Final Theory (novel)

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Final Theory: A Novel
Final theory alpert.jpg
Author Mark Alpert
Original title Final Theory: A Novel
Country United States
Language English
Genre Science Fiction, Techno-thriller
Publisher Touchstone
Publication date
June 3, 2008
Media type Print (Paperback, Hardcover)
Pages 368 pp
ISBN 1-4165-7287-2 (first edition, hardcover)

Final Theory is a 2008 techno-thriller novel written by Scientific American editor Mark Alpert and published by Touchstone Books. The novel fictitiously posits that Albert Einstein actually achieved his life's ambition of discovering a unified field theory. If he had been successful in developing this theory, it would have large consequences to the world, including the development of a weapon of mass destruction. Final Theory is Alpert's debut novel.[1]

Synopsis[edit]

The narrative begins with the brutal attack on the aged theoretical physicist Hans Walther Kleinman by Simon. Simon was acting on the orders of the mysterious Henry Cobb to extract information on the Einheitliche Feldtheorie - the unified theory that Einstein worked during his last years. Dr. Kleinman was one of the four close students of Einstein and one of the secret keepers of the great theory. David Swift, a former student of Kleinman, and a professor of History of Science at Columbia University was summoned to the hospital where Kleinman was undergoing intensive care after his attack. Just before succumbing, he pulls David close and wheezes two words in German: "Einheitliche Feldtheorie" and tells him a sequence of numbers. Soon, Swift is intimidated by Lucille Parker, a sixtyish FBI Agent who is also after the theory. Simon attacks the garage where the FBI held David, and David escapes.

Meanwhile, the FBI takes Karen, David's ex-wife and his son Jonah into custody. David on the other hand, succeeds in boarding a train headed for Princeton. He decides to meet an old friend of his, Monique Reynolds a string theorist at Princeton University. Monique at first is skeptical about his story. David soon comes to know of the deaths of two close students of Einstein, Jacques Bouchet of the University of Paris and Alastair MacDonald, who was under treatment for mental disorder. The sequence of numbers that Kleinman gave David, pointed to the location of The Robotics Institute at Carnegie Mellon University where another close student of Einstein, Amil Gupta worked. They decided to tell him the news, and head to Pittsburgh. Simon and the FBI succeeds in following them to CMU.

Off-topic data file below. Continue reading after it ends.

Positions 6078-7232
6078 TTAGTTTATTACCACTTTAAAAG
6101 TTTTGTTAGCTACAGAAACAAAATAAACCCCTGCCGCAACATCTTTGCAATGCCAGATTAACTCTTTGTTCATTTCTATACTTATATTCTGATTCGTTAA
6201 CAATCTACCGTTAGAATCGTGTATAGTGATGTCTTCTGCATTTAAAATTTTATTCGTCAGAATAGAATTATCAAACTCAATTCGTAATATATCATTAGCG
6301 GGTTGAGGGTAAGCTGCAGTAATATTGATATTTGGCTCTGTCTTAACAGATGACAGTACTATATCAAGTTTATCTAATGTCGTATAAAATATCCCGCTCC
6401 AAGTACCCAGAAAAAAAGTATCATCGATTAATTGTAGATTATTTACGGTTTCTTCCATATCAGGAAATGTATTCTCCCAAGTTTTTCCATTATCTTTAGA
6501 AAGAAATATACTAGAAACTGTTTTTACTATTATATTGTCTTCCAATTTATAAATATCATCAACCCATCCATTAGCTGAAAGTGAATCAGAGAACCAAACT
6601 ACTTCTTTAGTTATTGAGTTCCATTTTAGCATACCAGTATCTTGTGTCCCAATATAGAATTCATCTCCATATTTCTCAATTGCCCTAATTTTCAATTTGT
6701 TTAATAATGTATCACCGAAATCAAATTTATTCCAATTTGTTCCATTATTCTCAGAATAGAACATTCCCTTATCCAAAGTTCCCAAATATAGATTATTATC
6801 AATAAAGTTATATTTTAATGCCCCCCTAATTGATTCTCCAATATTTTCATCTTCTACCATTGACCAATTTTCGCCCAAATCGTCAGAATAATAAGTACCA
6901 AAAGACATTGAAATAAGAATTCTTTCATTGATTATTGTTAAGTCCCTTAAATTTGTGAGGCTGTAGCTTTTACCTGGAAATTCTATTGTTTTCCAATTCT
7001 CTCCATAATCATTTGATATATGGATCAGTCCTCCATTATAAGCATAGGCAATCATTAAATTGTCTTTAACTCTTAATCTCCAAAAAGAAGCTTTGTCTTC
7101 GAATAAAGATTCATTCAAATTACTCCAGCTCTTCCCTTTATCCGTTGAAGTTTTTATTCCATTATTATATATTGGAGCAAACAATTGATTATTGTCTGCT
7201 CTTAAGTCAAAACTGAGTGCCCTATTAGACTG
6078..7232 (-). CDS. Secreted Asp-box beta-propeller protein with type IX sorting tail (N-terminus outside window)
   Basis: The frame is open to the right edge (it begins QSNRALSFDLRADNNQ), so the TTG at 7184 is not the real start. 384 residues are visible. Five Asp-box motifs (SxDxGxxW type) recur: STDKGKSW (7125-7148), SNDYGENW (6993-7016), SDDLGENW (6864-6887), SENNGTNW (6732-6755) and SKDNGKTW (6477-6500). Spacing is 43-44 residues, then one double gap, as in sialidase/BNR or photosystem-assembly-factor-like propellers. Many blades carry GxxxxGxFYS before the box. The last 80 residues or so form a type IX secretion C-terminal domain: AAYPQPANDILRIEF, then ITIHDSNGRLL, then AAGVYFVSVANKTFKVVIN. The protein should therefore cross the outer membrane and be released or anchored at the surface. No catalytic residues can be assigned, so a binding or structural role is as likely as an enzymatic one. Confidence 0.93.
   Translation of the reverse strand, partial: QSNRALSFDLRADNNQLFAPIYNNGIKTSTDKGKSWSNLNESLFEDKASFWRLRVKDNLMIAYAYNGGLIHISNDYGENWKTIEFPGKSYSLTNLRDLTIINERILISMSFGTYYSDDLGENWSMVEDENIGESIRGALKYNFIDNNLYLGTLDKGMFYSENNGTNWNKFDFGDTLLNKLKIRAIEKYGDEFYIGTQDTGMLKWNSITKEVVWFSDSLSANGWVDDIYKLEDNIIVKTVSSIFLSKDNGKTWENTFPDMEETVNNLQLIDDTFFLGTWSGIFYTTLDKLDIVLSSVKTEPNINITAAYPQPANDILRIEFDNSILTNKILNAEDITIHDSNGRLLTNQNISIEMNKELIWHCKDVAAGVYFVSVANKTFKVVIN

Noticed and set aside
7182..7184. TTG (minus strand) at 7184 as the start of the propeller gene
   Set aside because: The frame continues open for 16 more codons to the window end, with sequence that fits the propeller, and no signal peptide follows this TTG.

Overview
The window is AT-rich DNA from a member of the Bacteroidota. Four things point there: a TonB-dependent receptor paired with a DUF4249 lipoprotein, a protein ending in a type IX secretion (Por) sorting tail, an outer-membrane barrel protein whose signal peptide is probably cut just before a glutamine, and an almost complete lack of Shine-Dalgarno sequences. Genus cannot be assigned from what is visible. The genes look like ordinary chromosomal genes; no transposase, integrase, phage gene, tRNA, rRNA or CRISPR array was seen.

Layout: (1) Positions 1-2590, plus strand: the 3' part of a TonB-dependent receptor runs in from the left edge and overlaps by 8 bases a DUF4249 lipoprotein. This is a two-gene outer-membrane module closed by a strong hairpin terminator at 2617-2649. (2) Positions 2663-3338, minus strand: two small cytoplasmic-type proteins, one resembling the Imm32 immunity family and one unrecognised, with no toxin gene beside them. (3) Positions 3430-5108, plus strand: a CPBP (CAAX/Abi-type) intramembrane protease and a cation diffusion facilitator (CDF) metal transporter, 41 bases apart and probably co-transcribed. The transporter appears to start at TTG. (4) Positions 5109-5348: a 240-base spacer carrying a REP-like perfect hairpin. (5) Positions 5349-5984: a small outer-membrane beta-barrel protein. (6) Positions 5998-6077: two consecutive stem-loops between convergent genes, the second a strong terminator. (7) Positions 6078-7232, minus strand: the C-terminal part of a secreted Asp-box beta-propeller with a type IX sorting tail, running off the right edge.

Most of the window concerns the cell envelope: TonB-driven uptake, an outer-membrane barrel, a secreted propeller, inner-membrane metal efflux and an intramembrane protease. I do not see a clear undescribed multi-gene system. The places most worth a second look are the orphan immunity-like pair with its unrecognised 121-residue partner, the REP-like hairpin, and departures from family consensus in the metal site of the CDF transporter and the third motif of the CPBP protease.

At CMU they meet Gupta. Gupta's late wife was a Holocaust Survivor whom Einstein had helped to bring to Princeton after World War II. His only daughter is a drug addict and he lives with his autistic grandson, Michael who is obsessed with playing Warfighter - a program used for combat training. Knowing that FBI has been following them, David, Monique, Gupta and Michael, escapes in a H1lander. They head for a hunting cabin in West Virginia, where Kleinman spent some time a few years ago with Gupta and Michael. On the way Simon chases them, and narrowly avoids an accident. Meanwhile Karen and Jonah are released by the FBI. Lucille Parker discovering David's escape, sends Agent Brock (who also works for Henry Cobb) and an assistant to the cabin. On the computer in the cabin, David's group finds references to Gupta's daughter's residence in Columbus, Georgia. They are soon intimidated by Brock and his assistant. In the commotion that follows, Brock's partner dies and Brock and Gupta get seriously wounded. David, Monique and Michael escapes from the cabin on Gupta's suggestion. Meanwhile, seeing that the FBI is getting nowhere with the case, the Delta Force is asked to take over. Simon soon arrives and takes the weak Gupta and Brock. He takes Gupta to a local doctor and saves his life, where Gupta tells him that he is Henry Cobb.

Meanwhile David's company is rescued by a group of hunters who gives them shelter. They soon head toward Columbus. They meet Gupta's daughter, Elizabeth Gupta - a drug addict who works as a prostitute. She is agitated on the mention of her father's name and tells them that Kleinman (who was her godfather) hated him. She also tells them that Kleinman worked for a while in the VCS (Virtual Combat Simulation) office in Fort Benning. David decides to go to Fort Benning thinking that Kleinman hid the theory in one of the computers there. Meanwhile, the FBI arrives in Columbus and Lucille Parker succeeds in tracing them to Fort Benning.